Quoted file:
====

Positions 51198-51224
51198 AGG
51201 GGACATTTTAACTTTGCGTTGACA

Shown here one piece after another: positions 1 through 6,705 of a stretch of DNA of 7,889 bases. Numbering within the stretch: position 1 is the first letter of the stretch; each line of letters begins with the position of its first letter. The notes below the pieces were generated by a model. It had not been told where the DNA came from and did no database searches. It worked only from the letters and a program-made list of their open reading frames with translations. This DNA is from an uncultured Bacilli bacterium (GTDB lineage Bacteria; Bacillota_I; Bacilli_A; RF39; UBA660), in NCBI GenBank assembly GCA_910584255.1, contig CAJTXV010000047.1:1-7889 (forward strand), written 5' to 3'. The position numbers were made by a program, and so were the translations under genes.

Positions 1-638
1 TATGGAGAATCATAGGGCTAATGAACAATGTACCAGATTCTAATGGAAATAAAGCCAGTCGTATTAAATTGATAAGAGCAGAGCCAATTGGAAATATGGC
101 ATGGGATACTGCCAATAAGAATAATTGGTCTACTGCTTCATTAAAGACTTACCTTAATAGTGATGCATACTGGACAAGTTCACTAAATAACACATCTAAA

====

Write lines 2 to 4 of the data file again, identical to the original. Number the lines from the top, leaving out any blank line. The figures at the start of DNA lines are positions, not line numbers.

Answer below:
51198 AGG
51201 GGACATTTTAACTTTGCGTTGACA

Shown here one piece after another: positions 1 through 6,705 of a stretch of DNA of 7,889 bases. Numbering within the stretch: position 1 is the first letter of the stretch; each line of letters begins with the position of its first letter. The notes below the pieces were generated by a model. It had not been told where the DNA came from and did no database searches. It worked only from the letters and a program-made list of their open reading frames with translations. This DNA is from an uncultured Bacilli bacterium (GTDB lineage Bacteria; Bacillota_I; Bacilli_A; RF39; UBA660), in NCBI GenBank assembly GCA_910584255.1, contig CAJTXV010000047.1:1-7889 (forward strand), written 5' to 3'. The position numbers were made by a program, and so were the translations under genes.